While specific to the operating system, most failover clustering software is application-agnostic, enabling organizations to have a single, universal HA/DR solution. This same capability is what makes it possible to protect the entire SQL Server instance, including the database, log-ons, agent jobs, etc., all in an integrated fashion.

Whether for Windows Server or Linux, SANless failover clustering provides data replication for both Instance Stores and EBS, overcoming a limitation of the former and replacing (or supplementing) the replication provided by the latter. For clusters located within a single AWS Region, the data replication is synchronous and failovers can occur automatically. For clusters spanning multiple Regions, the data replication is asynchronous to avoid adversely impacting throughput performance, and failovers occur manually to minimize the potential for data loss.

The diagram below shows a popular EC2 configuration that provides both HA and DR protections in a Virtual Private Cloud (VPC) that spreads three SQL Server instances across multiple Availability Zones and Regions. The configuration enables rapid automatic failover for a localized failure, and facilitates a full, albeit manual recovery for a widespread disaster. Note how this configuration also overcomes yet another limitation—this one in the Standard Edition of SQL Server—of being able to have only two FCI nodes in a failover cluster.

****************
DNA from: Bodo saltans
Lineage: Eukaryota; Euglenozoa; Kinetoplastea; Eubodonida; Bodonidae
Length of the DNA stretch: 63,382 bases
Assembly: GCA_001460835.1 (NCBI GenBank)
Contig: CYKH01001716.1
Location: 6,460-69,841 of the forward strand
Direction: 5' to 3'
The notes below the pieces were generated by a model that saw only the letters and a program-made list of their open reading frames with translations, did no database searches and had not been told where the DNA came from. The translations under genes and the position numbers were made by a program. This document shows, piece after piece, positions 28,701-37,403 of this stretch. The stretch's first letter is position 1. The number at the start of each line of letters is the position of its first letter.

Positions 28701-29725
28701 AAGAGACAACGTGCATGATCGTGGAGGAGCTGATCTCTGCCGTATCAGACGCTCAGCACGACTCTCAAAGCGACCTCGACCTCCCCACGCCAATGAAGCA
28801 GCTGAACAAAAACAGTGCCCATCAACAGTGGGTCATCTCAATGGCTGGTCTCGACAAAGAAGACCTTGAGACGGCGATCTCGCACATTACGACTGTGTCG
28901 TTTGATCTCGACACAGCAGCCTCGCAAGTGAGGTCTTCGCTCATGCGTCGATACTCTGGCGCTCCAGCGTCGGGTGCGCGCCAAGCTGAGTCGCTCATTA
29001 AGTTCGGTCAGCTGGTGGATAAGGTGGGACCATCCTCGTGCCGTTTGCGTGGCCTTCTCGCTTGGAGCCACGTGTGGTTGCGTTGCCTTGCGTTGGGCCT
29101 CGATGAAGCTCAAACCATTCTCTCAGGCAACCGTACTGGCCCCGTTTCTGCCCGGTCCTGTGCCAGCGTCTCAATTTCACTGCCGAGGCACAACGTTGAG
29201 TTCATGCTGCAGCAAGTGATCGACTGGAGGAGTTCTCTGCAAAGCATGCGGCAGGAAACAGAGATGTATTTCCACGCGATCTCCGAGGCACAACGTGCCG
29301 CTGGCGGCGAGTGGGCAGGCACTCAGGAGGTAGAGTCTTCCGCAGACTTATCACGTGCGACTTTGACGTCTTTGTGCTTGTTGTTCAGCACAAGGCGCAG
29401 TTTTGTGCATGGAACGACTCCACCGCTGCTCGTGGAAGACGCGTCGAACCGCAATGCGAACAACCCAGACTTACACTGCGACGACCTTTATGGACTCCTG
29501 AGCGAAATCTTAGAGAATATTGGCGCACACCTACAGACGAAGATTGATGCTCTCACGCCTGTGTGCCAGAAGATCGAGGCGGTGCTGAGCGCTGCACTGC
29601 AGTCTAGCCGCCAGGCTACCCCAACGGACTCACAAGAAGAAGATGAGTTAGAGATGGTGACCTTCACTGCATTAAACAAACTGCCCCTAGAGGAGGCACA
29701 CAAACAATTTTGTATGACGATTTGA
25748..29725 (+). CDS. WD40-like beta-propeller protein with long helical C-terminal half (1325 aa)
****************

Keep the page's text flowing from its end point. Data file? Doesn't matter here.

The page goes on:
sios protect sql server in aws ec2 SIOS Technology

This common configuration of a SANless failover cluster consists of a two-node HA cluster spanning two AWS Availability Zones, along with a third instance deployed in a separate AWS Region providing DR protection.

SANless failover clusters can be configured with only a single standby instance, of course. But such a minimal configuration does require a third node to serve as a witness. The witness is needed to achieve a quorum for determining the assignment of the active instance, and this important task is normally performed by a Windows Server instance in a separate Availability Zone. Keeping all three nodes (active, standby, and witness) in different Availability Zones eliminates the possibility of losing more than one vote if any zone goes offline.

It is also possible to have two-node and three-node SANless failover clusters in hybrid cloud configurations for HA or DR purposes. One such three-node configuration is a two-node HA cluster located in an enterprise data center with asynchronous data replication to the AWS cloud for DR protection—or vice versa.